114th Annual Conference - Pasadena, California
Friday, November 11 - Sunday, November 13, 2016

Teaching Writing Across the Disciplines II

Session Chair: 
Norah Ashe-McNalley, University of Southern California
Fountain IV


  1. Susanne Hall, California Institute of Technology
    How do the content and form of effective comments on student writing vary across disciplines, especially in the quantitative STEM disciplines? How might students’ expectations and needs for feedback from a reader change based on whether they are writing a close reading of a poem or a technical report on an engineering project? This presentation addresses these questions by sharing results from a 2016 survey of 376 students at a highly selective STEM-focused university, as well as from in-depth interviews with 12 of those students.
  2. Deborah M. Sims, University of Southern California
    The overarching work of this paper is to delineate the unique challenges that women experience as workers, and further interrogate the ways those obligations specifically affect teaching and academic life on a university campus.  This type of inquiry is imperative for career professors whose livelihood and advancement is contingent upon student evaluations, socialization with peers and administrators, and other factors, which are influenced by a women’s ability to provide the proper emotional responses within the workplace.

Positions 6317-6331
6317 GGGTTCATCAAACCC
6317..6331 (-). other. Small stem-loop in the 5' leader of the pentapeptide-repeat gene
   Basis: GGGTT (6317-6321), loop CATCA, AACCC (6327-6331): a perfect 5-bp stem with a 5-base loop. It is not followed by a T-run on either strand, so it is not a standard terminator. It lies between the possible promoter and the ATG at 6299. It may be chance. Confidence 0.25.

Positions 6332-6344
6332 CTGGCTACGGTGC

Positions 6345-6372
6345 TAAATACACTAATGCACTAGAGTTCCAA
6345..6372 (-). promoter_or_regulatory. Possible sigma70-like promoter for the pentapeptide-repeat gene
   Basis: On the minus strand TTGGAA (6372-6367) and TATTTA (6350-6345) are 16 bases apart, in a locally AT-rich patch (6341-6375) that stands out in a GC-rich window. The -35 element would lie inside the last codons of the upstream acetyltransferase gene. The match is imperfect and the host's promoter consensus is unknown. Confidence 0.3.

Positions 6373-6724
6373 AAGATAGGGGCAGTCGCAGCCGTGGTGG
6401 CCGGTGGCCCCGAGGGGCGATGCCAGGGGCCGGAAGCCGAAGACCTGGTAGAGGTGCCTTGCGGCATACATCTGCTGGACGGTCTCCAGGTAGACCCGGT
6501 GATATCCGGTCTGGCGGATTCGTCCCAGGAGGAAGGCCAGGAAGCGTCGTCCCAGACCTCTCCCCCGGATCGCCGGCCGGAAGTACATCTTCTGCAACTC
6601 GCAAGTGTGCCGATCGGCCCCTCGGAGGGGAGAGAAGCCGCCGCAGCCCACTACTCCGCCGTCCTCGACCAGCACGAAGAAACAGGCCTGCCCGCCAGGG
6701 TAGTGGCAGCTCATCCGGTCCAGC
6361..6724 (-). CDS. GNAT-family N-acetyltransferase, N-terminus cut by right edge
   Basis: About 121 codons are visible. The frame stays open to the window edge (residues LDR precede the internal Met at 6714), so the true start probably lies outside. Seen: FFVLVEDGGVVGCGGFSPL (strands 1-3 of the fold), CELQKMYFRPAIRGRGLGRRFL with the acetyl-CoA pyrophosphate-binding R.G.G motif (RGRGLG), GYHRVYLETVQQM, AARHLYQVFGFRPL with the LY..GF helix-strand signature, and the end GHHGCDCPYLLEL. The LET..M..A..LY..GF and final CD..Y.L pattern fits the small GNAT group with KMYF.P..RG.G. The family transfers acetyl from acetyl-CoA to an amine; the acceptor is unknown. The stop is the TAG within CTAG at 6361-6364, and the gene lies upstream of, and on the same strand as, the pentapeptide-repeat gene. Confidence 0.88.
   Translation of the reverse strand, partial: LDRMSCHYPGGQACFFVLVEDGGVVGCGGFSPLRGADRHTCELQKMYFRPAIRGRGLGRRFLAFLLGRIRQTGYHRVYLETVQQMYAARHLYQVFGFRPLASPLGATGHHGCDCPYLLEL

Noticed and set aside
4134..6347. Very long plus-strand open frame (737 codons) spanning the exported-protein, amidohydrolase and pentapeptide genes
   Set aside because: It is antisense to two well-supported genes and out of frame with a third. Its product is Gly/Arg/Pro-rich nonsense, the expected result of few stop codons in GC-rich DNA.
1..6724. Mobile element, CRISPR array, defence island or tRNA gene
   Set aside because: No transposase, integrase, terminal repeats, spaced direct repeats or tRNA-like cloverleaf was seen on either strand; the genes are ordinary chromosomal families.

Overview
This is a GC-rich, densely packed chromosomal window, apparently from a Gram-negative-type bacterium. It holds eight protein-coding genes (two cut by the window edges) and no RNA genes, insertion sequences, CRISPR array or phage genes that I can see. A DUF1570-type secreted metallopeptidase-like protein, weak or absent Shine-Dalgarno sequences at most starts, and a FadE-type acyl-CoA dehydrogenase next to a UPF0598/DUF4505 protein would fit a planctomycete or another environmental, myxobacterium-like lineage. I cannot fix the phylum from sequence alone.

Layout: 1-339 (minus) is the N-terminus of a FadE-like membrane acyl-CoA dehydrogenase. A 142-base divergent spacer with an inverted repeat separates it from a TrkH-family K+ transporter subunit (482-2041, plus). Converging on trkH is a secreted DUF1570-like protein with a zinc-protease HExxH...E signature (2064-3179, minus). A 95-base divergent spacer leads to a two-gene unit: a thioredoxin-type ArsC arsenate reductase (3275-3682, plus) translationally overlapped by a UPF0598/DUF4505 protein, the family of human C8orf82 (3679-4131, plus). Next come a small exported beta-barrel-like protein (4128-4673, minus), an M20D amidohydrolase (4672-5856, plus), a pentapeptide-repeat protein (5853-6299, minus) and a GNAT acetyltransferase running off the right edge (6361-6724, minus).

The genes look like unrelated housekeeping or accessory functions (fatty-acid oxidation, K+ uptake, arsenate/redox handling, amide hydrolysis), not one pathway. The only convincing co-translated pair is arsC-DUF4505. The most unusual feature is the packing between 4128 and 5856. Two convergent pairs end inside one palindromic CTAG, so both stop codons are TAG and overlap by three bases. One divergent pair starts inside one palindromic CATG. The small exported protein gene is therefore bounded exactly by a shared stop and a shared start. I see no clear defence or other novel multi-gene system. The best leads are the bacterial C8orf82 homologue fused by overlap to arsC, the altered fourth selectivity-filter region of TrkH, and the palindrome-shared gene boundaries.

3. Nancy Barron, Northern Arizona University
    Our presentation is an example of Faigley’s call to “tap energy” of existing communities of writing as we integrated the writing center into student public spaces, and have interns focus on projects that influence the culture of writing at our university. The interns will present their new Youtube Channel, the writing assistants will present work in public spaces, the faculty and staff will present their work with staff, and interns, and the director will present on administrative challenges of designing a pro-active community of practice.
  4. Heidi Hansen, Northwest College
    Through archival analysis of course syllabi, a two-year school assessed the current scope (frequency, type, and distribution) of writing across the curriculum to identify institutional strengths and weaknesses in teaching writing. The results of the study allow the institution to better target WAC/WID strategies for improving learning outcomes.
Session Cancelled: